Sometimes doing things halfway is fine (Stock vs. Broth)

What’s the difference between stock & broth? Here’s some info I found here.

Stock: A strained liquid that results from simmering meats, fish, herbs, and vegetables in water. It is usually made by browning bones, vegetables and other ingredients before they’re cooked in the liquid for hours. Used as a basis for soups or sauces.

Broth: A flavorful, aromatic liquid made by simmering water or stock with meat or vegetables.

Generally speaking, stock has a heartier, richer flavor. This is mostly due to the bones used (broth is made with meat only and no bones). In most recipes the two can be interchanged with similar results. Fine chefs might tell you different, but for regular home cooking, the dish will be fine. However, note that broth may end up saltier than stock, so you may need to adjust your recipe accordingly

Looks wise, broth tends to be lighter in color (and flavor) and generally clear. Stock is darker & usually cloudy looking. Taste wise, Stock is richer & more flavorful. As noted above, there is a difference in the way each are made. In my opinion, you would never make your own broth. There are perfectly acceptable choices at any store. Stock on the other hand is a great thing to make. If you find yourself using broth often, it can be worth the time investment to make it occasionally to have on hand. It freezes well, so you can store it in several containers & defrost the amount you need. It isn’t hard to make, but it is definitely a time commitment. Lots of chopping & hours of simmering. Some day maybe I’ll do a post on making a “real” stock. But today is not the day.

I wanted to share my “halfway” stock with you today. It is really something in between the two. I made some tonight. I’ll give you a list of ingredients that I used, but you can fudge your way through with different measurements. As long as you have broth & a chicken (or Turkey) with bones & a little meat left on it, you can make this.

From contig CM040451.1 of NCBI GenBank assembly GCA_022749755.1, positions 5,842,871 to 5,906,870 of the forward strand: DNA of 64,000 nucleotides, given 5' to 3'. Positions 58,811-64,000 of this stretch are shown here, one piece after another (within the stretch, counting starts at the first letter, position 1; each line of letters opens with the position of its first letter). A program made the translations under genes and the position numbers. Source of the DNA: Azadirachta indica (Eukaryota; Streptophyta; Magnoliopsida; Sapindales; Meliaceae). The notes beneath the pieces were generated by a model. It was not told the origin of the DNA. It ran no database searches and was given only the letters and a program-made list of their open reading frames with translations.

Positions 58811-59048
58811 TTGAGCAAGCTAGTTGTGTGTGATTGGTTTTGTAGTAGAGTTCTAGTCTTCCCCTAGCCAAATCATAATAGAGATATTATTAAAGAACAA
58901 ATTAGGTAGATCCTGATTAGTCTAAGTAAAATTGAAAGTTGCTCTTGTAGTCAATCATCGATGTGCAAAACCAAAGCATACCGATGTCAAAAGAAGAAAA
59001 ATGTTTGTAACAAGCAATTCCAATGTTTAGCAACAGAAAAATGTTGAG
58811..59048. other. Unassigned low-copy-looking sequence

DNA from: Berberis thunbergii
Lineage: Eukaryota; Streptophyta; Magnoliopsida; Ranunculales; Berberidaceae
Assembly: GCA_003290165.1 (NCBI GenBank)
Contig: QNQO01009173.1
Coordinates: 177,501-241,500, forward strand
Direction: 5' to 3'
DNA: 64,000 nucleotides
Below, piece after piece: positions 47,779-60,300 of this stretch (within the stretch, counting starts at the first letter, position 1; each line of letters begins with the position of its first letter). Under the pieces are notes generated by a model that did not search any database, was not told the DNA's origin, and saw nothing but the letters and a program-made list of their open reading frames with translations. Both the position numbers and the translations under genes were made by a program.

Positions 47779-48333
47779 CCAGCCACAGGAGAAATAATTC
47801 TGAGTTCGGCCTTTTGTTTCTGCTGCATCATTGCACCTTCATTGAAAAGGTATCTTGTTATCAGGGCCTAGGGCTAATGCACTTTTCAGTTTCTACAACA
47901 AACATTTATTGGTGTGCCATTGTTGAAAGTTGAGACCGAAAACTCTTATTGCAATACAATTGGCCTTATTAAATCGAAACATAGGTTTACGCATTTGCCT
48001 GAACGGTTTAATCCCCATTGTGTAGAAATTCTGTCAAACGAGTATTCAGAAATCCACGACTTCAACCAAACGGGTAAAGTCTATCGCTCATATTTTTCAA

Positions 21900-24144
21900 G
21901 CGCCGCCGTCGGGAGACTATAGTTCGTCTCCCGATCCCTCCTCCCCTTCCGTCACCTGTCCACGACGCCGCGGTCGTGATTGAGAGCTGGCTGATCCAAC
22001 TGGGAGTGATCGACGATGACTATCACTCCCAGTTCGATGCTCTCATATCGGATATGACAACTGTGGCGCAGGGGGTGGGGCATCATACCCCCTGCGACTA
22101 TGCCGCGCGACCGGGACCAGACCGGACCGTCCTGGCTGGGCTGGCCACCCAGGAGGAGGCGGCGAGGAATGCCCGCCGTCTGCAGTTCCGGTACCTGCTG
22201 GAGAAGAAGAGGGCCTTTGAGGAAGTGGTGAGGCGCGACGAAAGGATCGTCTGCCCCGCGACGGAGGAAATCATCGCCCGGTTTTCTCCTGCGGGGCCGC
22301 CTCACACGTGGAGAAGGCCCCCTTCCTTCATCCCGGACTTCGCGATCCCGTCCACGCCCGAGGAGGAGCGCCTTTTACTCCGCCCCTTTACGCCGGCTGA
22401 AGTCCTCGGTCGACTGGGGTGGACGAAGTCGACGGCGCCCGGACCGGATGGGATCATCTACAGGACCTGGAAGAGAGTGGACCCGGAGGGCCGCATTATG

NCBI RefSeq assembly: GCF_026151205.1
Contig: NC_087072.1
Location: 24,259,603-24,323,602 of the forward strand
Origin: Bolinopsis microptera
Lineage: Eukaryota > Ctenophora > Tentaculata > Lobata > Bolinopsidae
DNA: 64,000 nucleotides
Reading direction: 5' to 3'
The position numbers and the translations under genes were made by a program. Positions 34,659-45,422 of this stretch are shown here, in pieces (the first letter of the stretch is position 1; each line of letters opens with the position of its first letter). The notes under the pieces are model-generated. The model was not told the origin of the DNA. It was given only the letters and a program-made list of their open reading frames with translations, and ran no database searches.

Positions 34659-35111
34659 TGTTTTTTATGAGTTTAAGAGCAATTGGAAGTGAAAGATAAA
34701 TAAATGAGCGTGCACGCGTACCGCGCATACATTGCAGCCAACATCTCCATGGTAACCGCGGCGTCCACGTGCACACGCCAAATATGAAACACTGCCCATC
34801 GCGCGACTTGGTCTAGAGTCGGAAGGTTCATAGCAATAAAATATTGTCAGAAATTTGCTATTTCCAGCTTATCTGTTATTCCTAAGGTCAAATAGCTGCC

Halfway Stock
Roasted Chicken or Turkey Carcass with some meat remaining
Broth (Preferably Chicken, but Veggie broth will work in a pinch)
salt & pepper

As noted in yesterday’s post, I bought a rotisserie chicken from the Grocery store on Sunday to use for our pizza bar. We had used a little more than half the white meat, and most of the dark meat was untouched. I put the chicken in large pot & covered it with some broth (about 3-4 cups) & water, about 16 cups of liquid total. I added a couple cloves of garlic (just removed the skin & crushed with my knife to get the flavor going), a few bay leaves, a few tsps of poultry seasoning & a couple sprigs of thyme. I had all this stuff on hand, but really you could get away with just salt & pepper (which I added as well), but you would probably want to up the broth & use less water. I bring the whole thing to a boil & then down to a rolling simmer for about an hour. Once the meat has all fallen of the bones & the bones start to disconnect from each other, it’s time to drain. You can use a fine mesh strainer, but if you don’t have one, use a normal strainer to get the big “chunks” out & then pass it through again with a paper towel in the bottom of the strainer. Put the liquid back in the pot & let it simmer again for several hours. This sounds like a lot of work, but it is REALLY low maintenance. It doesn’t need stirring or fussing with. A great thing to make during a day at home cleaning or hanging with the kids.

Taste it occasionally & season with more salt & pepper as needed. Just remember, during the simmering process you are removing the water & concentrating the flavor, so it will be saltier in the end than it is in the beginning, even if you add no more salt. To be safe, you can wait until the end to adjust the seasoning. The last step is to let it cool a bit on the stove & wait for the “gunk” to come to the top. Mostly fat that you don’t need. Use a ladle or large spoon to skim the top layer & toss it out. Let it come to room temp before refrigerating or freezing. You can freeze it for about 3 months, and it will stay good in the fridge for about a week.

Tonight I used it in Risotto & it was DELISH!!!! Happy Stocking!

Bottom Line
Prep Time: 5 minutes

Make ahead: The whole recipe is make ahead! Make it when you have the time. Use it whenever you need it!

Cooking time: 2-3 hours

Servings: n/a


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